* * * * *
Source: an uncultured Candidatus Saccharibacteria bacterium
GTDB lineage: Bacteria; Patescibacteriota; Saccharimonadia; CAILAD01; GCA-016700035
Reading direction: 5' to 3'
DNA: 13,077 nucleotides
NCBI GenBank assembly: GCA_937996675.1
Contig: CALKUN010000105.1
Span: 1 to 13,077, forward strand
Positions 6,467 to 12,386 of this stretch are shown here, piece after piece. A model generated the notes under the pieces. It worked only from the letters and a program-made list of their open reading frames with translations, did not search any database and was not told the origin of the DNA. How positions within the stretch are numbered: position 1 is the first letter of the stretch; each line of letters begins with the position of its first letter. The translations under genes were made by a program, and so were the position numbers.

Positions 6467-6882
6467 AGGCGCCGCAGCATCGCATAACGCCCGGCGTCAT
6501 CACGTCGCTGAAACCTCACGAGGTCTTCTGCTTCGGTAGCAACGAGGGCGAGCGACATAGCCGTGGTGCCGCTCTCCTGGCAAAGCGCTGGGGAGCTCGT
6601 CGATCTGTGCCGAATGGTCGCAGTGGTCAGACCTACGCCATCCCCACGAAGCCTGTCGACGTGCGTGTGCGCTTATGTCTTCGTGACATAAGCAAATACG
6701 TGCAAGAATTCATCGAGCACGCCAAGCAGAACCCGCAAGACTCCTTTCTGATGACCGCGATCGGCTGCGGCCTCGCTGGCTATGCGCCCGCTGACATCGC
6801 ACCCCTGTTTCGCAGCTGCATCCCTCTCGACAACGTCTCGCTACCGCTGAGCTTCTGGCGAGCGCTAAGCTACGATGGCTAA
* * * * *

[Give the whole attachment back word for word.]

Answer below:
Source: an uncultured Candidatus Saccharibacteria bacterium
GTDB lineage: Bacteria; Patescibacteriota; Saccharimonadia; CAILAD01; GCA-016700035
Reading direction: 5' to 3'
DNA: 13,077 nucleotides
NCBI GenBank assembly: GCA_937996675.1
Contig: CALKUN010000105.1
Span: 1 to 13,077, forward strand
Positions 6,467 to 12,386 of this stretch are shown here, piece after piece. A model generated the notes under the pieces. It worked only from the letters and a program-made list of their open reading frames with translations, did not search any database and was not told the origin of the DNA. How positions within the stretch are numbered: position 1 is the first letter of the stretch; each line of letters begins with the position of its first letter. The translations under genes were made by a program, and so were the position numbers.

Positions 6467-6882
6467 AGGCGCCGCAGCATCGCATAACGCCCGGCGTCAT
6501 CACGTCGCTGAAACCTCACGAGGTCTTCTGCTTCGGTAGCAACGAGGGCGAGCGACATAGCCGTGGTGCCGCTCTCCTGGCAAAGCGCTGGGGAGCTCGT
6601 CGATCTGTGCCGAATGGTCGCAGTGGTCAGACCTACGCCATCCCCACGAAGCCTGTCGACGTGCGTGTGCGCTTATGTCTTCGTGACATAAGCAAATACG
6701 TGCAAGAATTCATCGAGCACGCCAAGCAGAACCCGCAAGACTCCTTTCTGATGACCGCGATCGGCTGCGGCCTCGCTGGCTATGCGCCCGCTGACATCGC
6801 ACCCCTGTTTCGCAGCTGCATCCCTCTCGACAACGTCTCGCTACCGCTGAGCTTCTGGCGAGCGCTAAGCTACGATGGCTAA